Pages of notes, short jottings, are beginning to accumulate in the kitchen, in the living room, in the studio, under the bed. Each word or two catching a fleeting idea. Each trying to reflect in a small way one of those experiences we all know, quickly forget, and are destined not to describe. Moments of insight and creativity caught up in our own history. A life-time of symbols lived and inherited from church, family, school, friends, nation. A fleeting time of union. A response to a word, idea, person, momentary awe at beauty or terror in nature. A moment of "I know." "I understand." Then the moment passes or is cut short by outside necessity: the phone rings.

* * *
Religion and creativity are stages of experience. I cannot talk about the "meaning" of my work but I like to talk of the experiences surrounding it. Slides of the work in process. Ideas cherished, books read, floating on the edge of the experience. The problems of practical life; children, women's lib, cups of coffee, the clutter that comes from a household of children. Inspiration is fragmentary. So these notes will be fragments of reflections, like that interior process that seems at the center of both religion and art.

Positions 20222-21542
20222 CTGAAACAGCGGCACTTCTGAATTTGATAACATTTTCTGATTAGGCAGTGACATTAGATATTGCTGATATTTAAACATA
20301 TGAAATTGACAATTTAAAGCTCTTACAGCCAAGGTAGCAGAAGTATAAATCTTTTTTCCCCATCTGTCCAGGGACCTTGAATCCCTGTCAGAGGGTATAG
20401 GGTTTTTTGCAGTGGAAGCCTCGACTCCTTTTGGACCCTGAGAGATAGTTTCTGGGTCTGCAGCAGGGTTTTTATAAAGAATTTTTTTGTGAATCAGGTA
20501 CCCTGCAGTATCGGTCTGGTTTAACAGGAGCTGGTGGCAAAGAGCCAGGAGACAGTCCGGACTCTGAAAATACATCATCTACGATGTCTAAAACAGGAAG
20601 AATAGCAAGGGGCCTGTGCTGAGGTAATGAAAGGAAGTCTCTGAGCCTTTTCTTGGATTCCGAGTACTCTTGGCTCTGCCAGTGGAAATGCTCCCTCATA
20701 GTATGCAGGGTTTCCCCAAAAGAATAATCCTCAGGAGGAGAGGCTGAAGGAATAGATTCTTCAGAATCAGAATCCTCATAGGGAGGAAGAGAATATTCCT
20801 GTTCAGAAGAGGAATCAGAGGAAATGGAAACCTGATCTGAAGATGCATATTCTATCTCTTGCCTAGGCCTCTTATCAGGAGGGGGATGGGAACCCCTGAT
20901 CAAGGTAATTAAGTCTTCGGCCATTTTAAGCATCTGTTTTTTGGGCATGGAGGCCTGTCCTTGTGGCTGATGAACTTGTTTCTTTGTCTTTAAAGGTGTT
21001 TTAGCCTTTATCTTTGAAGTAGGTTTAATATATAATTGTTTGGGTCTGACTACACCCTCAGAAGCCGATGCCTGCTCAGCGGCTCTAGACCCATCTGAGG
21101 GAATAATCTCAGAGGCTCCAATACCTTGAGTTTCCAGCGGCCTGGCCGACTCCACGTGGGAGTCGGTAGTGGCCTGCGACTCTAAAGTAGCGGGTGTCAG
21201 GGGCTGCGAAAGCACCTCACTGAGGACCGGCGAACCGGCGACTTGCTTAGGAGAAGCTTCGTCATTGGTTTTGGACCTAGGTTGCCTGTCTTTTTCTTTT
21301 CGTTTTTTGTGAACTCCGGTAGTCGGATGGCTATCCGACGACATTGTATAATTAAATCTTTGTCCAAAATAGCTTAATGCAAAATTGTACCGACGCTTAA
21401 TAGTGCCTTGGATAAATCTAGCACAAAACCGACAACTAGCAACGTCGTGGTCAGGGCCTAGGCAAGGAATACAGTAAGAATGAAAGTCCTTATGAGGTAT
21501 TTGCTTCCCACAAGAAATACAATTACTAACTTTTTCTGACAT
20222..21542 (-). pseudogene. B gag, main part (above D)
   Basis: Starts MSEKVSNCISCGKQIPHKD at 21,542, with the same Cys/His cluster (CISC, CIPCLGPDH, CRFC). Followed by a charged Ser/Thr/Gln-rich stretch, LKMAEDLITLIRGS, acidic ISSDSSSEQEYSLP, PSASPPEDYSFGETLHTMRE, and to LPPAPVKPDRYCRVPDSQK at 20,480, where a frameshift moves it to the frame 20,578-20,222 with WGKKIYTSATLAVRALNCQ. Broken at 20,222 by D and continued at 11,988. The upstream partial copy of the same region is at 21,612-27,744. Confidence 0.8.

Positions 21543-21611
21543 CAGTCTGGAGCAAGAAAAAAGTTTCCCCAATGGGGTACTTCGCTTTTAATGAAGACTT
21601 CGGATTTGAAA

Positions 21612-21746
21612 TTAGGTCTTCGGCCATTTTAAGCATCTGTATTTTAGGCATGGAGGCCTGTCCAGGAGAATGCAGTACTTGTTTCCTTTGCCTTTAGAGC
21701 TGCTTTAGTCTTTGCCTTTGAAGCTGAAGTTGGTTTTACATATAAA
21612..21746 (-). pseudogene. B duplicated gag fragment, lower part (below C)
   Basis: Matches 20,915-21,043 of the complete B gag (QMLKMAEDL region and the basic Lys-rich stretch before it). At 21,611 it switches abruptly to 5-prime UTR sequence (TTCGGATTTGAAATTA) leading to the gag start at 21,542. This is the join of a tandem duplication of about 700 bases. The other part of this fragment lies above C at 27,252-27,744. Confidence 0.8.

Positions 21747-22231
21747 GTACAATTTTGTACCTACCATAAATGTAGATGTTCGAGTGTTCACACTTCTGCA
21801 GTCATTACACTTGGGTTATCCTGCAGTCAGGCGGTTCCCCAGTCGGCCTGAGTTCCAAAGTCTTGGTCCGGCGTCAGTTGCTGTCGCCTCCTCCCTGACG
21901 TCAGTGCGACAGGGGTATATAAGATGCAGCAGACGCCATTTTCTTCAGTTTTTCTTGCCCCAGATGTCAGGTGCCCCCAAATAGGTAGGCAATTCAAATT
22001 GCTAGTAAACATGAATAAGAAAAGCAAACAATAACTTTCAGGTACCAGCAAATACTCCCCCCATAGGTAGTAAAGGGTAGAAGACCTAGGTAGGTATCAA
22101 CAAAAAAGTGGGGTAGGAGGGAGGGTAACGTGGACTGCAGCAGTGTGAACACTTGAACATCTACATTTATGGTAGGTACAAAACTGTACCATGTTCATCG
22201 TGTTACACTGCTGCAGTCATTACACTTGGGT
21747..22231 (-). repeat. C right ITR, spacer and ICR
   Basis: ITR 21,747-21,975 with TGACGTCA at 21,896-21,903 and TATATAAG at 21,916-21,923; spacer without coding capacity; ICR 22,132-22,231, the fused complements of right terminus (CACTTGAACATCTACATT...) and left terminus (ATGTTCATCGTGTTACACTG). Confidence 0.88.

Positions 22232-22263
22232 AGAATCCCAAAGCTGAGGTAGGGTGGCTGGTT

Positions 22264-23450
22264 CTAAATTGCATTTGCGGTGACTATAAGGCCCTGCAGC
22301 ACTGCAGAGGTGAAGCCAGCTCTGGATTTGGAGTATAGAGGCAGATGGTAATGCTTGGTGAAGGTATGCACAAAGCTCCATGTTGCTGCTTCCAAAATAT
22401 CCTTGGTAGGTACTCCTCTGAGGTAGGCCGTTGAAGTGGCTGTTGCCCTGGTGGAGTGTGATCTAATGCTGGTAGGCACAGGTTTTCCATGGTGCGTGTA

* * *
To surround the experience as if I were painting. Adding a line here, a color there. Finding a fantastic blue that with over enthusiasm is then - maybe wrongly - adding to other paintings. Feeling those happy accidents of dripping paint, smudges caused by a leaky studio ceiling, planned and accidental. Certain color changes grow, or are eliminated. Step back, pursuer with delight, turn canvas to the wall for months in the indecision. One shape suggesting a whole new painting. Fragments of images, colors, lines gradually defining themselves from corner to corner pulling themselves into focus. Beyond conscious decisions.

Yet, decisions being made with every adding and taking out of line and color. A continuity to the whole piece but a continuity that only dreams and hidden memories can decipher.

* * *
Words don't express the awakening of creative experience. An experience valued by few. I try to talk about it. I feel this experience is one of shared humanity. Simple and fundamental in all of us. Talent varies. Commitment varies. The sheer guts to continue on with an activity that seems "unessential to progress" varies. But insight, inspiration, creativity are at the center of all of us. The rising and falling of the spirit are our common heritage, our common goal.